The positive impact of international students is not only on improving the quality of higher education, it expands further to also improve the economy. Research shows that in countries, such as the United States, immigration has a direct impact on innovation.

By training and including international students in the labor market, Norway will benefit from innovation and experience coming from immigrants who have already lived in Norway for at least 2 years.

It should not only be international students who are concerned about the proposal for tuition fees. By setting a precedent for tuition fees for a group of students in Norway, it is only a matter of time before this will expand to include other groups of students, including Norwegians.

The principle of free education ensures that education is available to everyone and not just some. We ask FrP and the Norwegian government to return to a focus on social democratic principles so that everyone who has intelligence, knowledge, and skills can have the opportunity to study in Norway, regardless of their nationality and background. This is especially important now in these times of a pandemic that is ravaging the world.

Although the FRP's budget proposal's direct impact on international students is one of our biggest concerns, it is short-sighted to focus on cutting budgets for directorates in higher education, especially in a time of crisis.

Similarly although bureaucracy can be restrictive, reducing the budget for higher education directorates will lead to the prevention of political work and research in higher education. Some of these directorates, such as Diku and IMDi, play an important role in helping to improve diversity in education and in strengthening internationalization. Limiting their work will have a negative impact on both international and Norwegian students due to the restrictions that will be placed on them and their work to improve Norway's education system.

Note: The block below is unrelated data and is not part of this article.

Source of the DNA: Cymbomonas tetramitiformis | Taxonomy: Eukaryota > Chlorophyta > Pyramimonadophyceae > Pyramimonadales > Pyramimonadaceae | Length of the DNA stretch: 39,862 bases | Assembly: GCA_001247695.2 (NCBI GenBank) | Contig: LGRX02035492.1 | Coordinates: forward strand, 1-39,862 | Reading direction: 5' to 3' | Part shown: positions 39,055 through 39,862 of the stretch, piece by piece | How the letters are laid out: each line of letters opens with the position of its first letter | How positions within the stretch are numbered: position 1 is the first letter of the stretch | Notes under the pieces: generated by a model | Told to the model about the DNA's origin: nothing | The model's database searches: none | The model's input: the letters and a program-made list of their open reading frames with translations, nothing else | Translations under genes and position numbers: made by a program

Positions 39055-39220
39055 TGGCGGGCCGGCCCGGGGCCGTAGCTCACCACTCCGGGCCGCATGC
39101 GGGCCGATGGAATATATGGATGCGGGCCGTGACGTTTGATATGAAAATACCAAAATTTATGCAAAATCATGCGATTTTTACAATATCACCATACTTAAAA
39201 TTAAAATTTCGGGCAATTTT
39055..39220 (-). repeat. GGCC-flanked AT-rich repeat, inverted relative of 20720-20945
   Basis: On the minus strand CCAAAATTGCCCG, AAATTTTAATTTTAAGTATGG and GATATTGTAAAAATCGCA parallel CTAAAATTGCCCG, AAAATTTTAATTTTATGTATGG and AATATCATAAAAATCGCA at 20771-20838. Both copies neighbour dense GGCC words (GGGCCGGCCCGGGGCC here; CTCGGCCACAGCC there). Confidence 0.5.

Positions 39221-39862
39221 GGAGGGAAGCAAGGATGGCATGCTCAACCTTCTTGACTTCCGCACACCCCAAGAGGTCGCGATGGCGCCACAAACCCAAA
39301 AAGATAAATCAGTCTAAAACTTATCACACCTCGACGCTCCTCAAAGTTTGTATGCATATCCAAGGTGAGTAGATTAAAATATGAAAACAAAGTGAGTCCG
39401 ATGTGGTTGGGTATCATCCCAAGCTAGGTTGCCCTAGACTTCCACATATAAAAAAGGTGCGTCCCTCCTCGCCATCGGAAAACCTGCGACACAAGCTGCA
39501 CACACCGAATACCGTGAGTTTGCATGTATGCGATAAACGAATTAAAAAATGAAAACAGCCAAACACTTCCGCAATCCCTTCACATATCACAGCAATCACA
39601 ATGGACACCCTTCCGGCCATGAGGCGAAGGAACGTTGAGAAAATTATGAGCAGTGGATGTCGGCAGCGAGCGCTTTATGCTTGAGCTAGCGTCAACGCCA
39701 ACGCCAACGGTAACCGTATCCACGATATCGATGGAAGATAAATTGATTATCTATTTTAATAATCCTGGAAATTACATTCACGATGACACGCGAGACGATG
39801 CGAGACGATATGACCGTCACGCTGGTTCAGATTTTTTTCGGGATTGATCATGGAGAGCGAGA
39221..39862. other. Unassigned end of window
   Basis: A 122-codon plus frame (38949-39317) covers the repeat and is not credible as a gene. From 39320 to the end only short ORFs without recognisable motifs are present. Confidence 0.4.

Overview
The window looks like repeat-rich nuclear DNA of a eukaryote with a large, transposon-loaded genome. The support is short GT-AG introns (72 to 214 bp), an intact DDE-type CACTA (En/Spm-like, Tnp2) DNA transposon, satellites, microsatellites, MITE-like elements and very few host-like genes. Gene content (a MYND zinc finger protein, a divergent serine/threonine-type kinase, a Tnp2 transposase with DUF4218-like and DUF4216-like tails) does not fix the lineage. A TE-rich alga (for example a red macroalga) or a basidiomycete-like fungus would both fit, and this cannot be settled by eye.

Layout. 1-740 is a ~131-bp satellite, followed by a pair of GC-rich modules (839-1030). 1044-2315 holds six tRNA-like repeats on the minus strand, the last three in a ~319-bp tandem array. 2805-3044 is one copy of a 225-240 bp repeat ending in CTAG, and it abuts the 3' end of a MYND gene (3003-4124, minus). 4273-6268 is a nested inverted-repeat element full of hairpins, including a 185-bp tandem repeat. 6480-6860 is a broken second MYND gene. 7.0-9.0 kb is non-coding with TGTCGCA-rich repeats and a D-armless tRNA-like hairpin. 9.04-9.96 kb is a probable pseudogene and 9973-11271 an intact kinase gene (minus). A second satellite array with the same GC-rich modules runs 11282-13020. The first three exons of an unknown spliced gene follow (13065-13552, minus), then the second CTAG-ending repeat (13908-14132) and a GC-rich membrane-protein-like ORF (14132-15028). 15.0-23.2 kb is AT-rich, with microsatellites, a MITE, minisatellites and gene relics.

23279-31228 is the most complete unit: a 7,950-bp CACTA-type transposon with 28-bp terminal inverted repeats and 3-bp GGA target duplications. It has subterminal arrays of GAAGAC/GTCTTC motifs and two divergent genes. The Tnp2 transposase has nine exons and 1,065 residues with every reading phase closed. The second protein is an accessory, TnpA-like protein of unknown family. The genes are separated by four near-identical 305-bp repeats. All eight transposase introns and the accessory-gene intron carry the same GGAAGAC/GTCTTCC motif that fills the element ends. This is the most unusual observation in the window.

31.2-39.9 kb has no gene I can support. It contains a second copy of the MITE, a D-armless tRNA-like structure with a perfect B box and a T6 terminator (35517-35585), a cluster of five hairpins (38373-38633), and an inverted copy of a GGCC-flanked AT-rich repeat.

We are also concerned about the FrP's focus on investing in "relevant" education. There has been a good deal of debate about what qualifies as relevant education since FrP, the Labor Party and the Center Party introduced their new plan for academic funding. Work and research in social research together with other research and medicine, can all have a positive impact on society and the economy. It can be dangerous to say that some types of education are more important than others, when it is not clear how they affect each other and possibly have benefits we have not studied yet.

In these pandemic times, it is positive that FrP wants to introduce study places for nurses and medicine, and in other fields where we lack competence. However, it is disadvantageous that they want to cut into law, financial and administrative programs. The plan seems very short sighted because these forms of education play a major role in the economy, and are necessary to help Norway return to the status quo after the corona crisis is over. This is a clear example of how the focus on what seems relevant right now could cause problems later.

It is ironic that the FRP emphasizes that they want to improve the quality of education, at the same time as they cut support for the Directorate for Internationalization and Quality Development (Diku). One wonders then whether it is internationalization that is the goal, since they claim that they want better quality.

Does FrP have any concrete solutions on how they want to create more internships for nursing and medical students? We want more, and hope that this is not just a proposal without content. If there is a proposal now because of all the media coverage, it is disappointing, because we desperately need these professions.

Cutting in Unit also seems to be contradictory since some of the brightest minds work there.

As far as we can see, the cuts are in higher education, and the grants in vocational education. Why can we not have both? We need both. The future lies in education, technology and innovation. For this we need smart people. Let's continue to make them.